There are benefits for adults, is knitting good for kids too
I knit. I am a loud and proud knitter (refer to Knitting and crochet groups in Brisbane). I learnt to knit and crochet as a child around 5 or 6 years of age and I was taught by my mother and grandmother. My grandmother and great grandmother would sit in the lounge room, watch TV, chat and do some sort of yarn based craft. I remember their knitting being being both a solitary pursuit as well being a group one, as at many family get togethers aunties and great aunties would bring their projects and they would be compared and analysed, corrected and tweaked.
I remember watching these ladies turn a boring piece of yarn into something amazing - blankets, jumpers and tea cosies. I so wanted to be able to do what they were doing, which was weave something using little more than a piece of yarn and a hook or pair of needles. Children today are still amazed by this, my nieces and nephews have asked to learn to knit as has my four year old son. I still remember the day my grandmother sat down with me and taught me how to crochet and the day I was given a plastic pair of knitting needles and my mother taught me how to cast on and knit. Both of these ladies are now gone but the memories still remain as do the techniques they passed on.
Now we know that knitting is good for adults. There has been plenty of articles published on the internet and in social media promoting the health benefits. I know myself that knitting allows me to relax, keeps my hands nimble (I suffer with arthritis) and gives my creative brain a workout. Following a coded pattern or writing your own code can be like solving a cryptic crossword or sudoku but rather than a scribbled on piece of paper at the completion you have a useful garment or toy.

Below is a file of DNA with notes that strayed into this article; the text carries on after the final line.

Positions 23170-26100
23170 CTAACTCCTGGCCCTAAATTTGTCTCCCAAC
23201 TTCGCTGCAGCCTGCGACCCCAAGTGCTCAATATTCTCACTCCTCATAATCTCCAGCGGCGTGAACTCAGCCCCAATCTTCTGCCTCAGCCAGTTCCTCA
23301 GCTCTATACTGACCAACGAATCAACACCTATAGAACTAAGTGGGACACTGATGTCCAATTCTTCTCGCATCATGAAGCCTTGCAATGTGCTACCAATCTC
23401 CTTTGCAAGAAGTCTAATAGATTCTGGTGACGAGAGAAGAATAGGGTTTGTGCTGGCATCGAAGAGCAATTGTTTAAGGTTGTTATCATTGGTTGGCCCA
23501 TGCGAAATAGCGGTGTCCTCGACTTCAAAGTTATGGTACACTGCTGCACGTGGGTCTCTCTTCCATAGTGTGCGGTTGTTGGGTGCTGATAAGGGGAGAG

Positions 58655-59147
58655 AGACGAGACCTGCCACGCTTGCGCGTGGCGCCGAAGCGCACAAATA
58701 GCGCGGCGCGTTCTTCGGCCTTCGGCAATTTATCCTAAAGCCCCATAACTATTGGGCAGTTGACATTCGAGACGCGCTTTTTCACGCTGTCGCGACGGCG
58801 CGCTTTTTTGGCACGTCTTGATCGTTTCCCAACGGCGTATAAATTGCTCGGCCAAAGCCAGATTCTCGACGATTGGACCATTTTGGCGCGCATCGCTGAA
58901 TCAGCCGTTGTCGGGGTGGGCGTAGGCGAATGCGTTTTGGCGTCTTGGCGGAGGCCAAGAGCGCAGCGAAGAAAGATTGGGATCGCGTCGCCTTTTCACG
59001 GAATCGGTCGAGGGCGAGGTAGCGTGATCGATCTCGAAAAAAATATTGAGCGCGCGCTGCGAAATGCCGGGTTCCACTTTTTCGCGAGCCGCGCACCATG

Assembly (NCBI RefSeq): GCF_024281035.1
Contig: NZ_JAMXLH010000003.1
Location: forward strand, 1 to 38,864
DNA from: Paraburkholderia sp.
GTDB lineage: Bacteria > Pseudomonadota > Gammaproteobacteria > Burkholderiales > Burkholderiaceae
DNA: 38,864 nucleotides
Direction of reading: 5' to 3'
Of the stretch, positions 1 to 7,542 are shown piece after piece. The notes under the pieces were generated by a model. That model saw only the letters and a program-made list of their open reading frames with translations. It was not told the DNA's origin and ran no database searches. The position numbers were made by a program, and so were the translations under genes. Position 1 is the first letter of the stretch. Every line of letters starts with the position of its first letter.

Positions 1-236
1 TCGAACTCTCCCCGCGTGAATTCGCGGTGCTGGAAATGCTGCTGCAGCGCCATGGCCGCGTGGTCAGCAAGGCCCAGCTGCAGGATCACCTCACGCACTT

Apart from the positive and secure social interaction I got from working with my mother and grandmother what else did learning to knit provide me with as a child? Well, this is an interesting question. The educational philosophy of Steiner/Waldorf schools has been promoting the use of craft in the early childhood years of schooling since their inception in the early twentieth century, encouraging the emphasis on the whole development of the child — spiritual, physical, moral and academic -(Steiner Education Australia).
The tactile process of knitting and crochet develops children's fine motor skills, hand eye coordination and spacial recognition. The following of or the creating of a pattern develops language skills through the use of using code and maths skills by the use of numbers and graphs. Children are encouraged to become problem solvers either to complete their project or to decide what to do with it after they have completed it. There is a huge amount of history, geography and science attached to knitting - the need for people to knit as a necessity in the past, different styles of weaving from country to country, evolution of synthetic yarns and fibre strength. The list can go on. Finally, risk taking and failure (something children don't get exposed to enough), as the project they are working on may not work out, it may fail. Rather than a broken bone or an expensive mistake the project can be pulled apart and the started again
The skills required for knitting are being linked to the skills needed for computer programming, mathematical design and hyperbolic geometry. I cannot tell you how many people I have met over the years who are avid knitting and crochet enthusiasts and work/study in maths and science based careers.
So, as a parent where do you start? It is easy.
2-4 years - Yarn threading. This one I put together myself but if you check out craft, education and toy shops you will probably find something similar.
5 years plus - Knitting with needles or crochet hooks. Now this one can be difficult if you don't have the knitting/ crochet skills to teach your child. There are some great websites and videos online. Have look and see what link works well for you.
If you are unable to do the teaching yourself try finding someone to help from a knitting group or see if your school has knitting program or a teacher who is prepared to share their skills.